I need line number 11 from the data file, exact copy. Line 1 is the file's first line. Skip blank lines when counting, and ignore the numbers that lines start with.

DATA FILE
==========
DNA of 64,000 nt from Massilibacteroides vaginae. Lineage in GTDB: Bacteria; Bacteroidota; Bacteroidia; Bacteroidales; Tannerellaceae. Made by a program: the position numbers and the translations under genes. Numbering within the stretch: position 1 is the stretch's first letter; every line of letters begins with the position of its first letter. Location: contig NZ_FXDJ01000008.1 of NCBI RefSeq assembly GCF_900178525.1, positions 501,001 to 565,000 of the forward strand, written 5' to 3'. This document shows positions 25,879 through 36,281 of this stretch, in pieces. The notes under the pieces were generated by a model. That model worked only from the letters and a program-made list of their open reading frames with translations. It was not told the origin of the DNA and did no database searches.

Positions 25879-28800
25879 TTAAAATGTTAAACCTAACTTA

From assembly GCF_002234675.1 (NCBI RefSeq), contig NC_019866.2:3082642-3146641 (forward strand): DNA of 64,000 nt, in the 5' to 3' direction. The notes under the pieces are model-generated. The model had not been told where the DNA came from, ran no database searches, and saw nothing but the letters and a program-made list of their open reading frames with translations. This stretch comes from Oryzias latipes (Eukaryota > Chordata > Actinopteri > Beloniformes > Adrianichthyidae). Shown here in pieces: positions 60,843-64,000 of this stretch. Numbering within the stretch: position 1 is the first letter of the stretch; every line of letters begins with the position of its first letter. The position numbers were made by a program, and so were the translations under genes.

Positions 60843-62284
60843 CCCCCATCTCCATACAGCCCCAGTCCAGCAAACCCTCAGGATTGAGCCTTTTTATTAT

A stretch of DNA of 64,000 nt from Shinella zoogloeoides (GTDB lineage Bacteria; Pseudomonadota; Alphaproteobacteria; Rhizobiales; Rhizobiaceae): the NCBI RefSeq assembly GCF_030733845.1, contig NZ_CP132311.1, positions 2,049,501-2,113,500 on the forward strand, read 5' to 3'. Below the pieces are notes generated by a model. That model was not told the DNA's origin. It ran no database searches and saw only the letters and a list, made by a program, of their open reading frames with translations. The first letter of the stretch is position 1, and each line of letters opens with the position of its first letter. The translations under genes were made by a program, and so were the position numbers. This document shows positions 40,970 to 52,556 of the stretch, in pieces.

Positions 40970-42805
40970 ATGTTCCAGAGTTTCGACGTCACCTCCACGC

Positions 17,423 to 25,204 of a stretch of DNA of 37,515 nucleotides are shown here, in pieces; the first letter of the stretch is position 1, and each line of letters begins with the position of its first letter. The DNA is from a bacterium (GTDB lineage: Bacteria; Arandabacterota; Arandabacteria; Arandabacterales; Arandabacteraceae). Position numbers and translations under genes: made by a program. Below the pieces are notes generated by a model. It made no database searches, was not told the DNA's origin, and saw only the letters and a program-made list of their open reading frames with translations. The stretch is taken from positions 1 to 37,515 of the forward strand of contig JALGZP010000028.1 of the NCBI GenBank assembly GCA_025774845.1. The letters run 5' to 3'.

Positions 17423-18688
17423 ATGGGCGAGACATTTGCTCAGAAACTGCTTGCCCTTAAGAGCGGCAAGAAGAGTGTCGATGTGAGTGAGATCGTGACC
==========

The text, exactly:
Positions 17423-18688